“The Cuckoo’s Nest”
Many individuals may find themselves in a cuckoo’s nest. Not everyone merely is normal or abnormal, sane or insane, but live their everyday lives estranged by society. The society’s environment is constantly changing. Take a look at the economy; observe the wealthy and poor, evolving relationships, some who desire change, and those who don’t. These differences produce cultural abnormality and no-one knows where to fit in. The world is a cuckoo’s nest with revolving doors.
The article Rosenhan exemplifies how no-one knows how to fit in. For instance, there were prestigious people selected to take part in an experiment to determine whether they were ...view middle of the document...
However, one must ask a question; by whose standard can one define what’s right or wrong? Is it the rules and regulations developed in the beginning of a culture; then, when a child grows older he or she develops the right and wrongs of that culture? I do believe ignoring what is right or wrong in that cultural society is determined by self. Wherefore, that person has chosen to be insane or abnormal by circumstance. Inevitably, when cultural rules are broken by an individual, they are then considered abnormal or insane by that society. But, “those who are really abnormal are actually people who have problems controlling their thoughts and the way they think (Comer, 2013).”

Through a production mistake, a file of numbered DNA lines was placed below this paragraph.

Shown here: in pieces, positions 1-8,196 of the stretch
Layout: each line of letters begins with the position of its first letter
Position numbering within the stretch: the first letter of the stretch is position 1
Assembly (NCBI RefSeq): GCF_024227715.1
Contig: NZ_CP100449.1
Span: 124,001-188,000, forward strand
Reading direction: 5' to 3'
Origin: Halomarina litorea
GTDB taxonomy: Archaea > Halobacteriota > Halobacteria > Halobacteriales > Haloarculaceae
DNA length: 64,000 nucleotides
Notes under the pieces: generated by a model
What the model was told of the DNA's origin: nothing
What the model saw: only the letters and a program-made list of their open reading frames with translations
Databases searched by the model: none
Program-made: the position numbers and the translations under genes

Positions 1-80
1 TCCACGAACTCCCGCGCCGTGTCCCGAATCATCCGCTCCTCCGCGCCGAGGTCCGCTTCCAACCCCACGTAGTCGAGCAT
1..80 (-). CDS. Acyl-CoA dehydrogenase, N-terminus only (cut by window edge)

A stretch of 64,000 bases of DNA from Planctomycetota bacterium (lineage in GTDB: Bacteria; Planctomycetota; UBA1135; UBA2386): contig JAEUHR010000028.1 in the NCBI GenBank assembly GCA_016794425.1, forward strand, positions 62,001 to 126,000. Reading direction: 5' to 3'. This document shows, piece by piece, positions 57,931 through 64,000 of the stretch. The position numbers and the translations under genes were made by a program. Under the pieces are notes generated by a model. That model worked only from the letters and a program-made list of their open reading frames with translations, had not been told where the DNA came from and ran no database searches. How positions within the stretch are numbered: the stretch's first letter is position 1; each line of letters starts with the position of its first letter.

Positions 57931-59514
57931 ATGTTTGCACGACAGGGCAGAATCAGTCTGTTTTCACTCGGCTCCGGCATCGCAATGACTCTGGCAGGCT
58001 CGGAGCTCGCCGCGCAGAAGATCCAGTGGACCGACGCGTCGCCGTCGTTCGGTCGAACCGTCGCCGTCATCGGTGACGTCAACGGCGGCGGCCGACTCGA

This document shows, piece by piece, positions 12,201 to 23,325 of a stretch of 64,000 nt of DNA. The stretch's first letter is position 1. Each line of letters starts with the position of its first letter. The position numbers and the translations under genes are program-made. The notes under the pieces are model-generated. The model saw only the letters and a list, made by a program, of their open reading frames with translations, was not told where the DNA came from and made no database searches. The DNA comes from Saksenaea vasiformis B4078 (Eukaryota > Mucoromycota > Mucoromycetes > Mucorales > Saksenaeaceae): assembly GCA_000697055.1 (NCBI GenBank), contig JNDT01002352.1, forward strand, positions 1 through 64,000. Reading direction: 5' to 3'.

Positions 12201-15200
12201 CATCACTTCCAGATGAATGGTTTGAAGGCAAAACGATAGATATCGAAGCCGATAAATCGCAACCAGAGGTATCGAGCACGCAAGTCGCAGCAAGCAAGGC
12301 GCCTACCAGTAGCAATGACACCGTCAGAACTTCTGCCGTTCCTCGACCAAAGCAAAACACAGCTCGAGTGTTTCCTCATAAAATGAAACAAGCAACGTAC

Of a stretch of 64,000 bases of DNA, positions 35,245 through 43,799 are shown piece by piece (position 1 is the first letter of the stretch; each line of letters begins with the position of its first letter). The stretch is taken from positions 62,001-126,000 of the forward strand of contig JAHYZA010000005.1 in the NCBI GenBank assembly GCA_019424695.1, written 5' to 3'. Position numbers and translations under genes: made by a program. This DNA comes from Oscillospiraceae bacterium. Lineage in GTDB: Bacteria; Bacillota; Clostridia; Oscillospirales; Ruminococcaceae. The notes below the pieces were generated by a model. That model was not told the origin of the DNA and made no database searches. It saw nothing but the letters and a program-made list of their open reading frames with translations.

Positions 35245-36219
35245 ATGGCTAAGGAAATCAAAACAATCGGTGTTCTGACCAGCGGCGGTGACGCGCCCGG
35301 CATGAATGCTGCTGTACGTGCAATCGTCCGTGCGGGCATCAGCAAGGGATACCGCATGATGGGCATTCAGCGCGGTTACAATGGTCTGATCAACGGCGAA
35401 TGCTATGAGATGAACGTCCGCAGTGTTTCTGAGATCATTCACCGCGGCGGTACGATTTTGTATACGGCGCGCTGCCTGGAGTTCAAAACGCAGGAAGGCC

In “One Flew over the Cuckoo’s Nest,” all characters may have been diagnosed with being abnormal, but in my opinion there were only a few. Chief for instance, was a normal guy. He was probably considered abnormal because of the diagnosis of his father (Forman, 1975). He was not of the same culture as the others. Instead of being in that type of asylum, Chief just needed social skills training, and would probably be diagnosed with generalized anxiety disorder. He was deviant, distressed and dysfunctional. However, Nurse Ratched in my opinion was insane. Instead of helping her patients resolve their inner issues, she acted as if she wanted to cause some type of dysfunction and harm to her patients (Forman, 1975). She wanted to control them, one by using some type of hypnotic music. According the H.Meltzer, he quotes an interesting thought on the presence of music, “The studies present a nice balance between objective measures of the organic effects of music, such as motor phenomena induced by certain selections, and introspective accounts of effects on thought, feeling, and action.” Nurse Ratched had her patients getting the medicine along with the tune. Their thoughts, feelings and actions were all affected.
R. McMurphy also had generalized anxiety disorder; he didn’t want to function in his environment and acted crazy for undying attention. Although, McMurphy was a normal guy, his actions caused his own danger. Therefore, he may have been considered insane in some way, but I wasn’t convinced. Taber was indeed different but not abnormal, he was normal in and out of his environment (Forman, 1975). He was able to adjust to his settings, basically playing the roles.
In the mental health...